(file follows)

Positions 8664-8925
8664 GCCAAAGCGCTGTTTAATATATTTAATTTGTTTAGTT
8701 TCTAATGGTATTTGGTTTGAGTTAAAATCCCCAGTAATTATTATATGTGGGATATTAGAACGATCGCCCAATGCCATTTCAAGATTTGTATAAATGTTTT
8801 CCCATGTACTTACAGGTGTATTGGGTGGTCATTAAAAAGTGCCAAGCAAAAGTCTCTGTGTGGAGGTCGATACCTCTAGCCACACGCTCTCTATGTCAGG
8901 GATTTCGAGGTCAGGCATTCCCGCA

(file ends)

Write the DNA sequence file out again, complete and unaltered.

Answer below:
Positions 8664-8925
8664 GCCAAAGCGCTGTTTAATATATTTAATTTGTTTAGTT
8701 TCTAATGGTATTTGGTTTGAGTTAAAATCCCCAGTAATTATTATATGTGGGATATTAGAACGATCGCCCAATGCCATTTCAAGATTTGTATAAATGTTTT
8801 CCCATGTACTTACAGGTGTATTGGGTGGTCATTAAAAAGTGCCAAGCAAAAGTCTCTGTGTGGAGGTCGATACCTCTAGCCACACGCTCTCTATGTCAGG
8901 GATTTCGAGGTCAGGCATTCCCGCA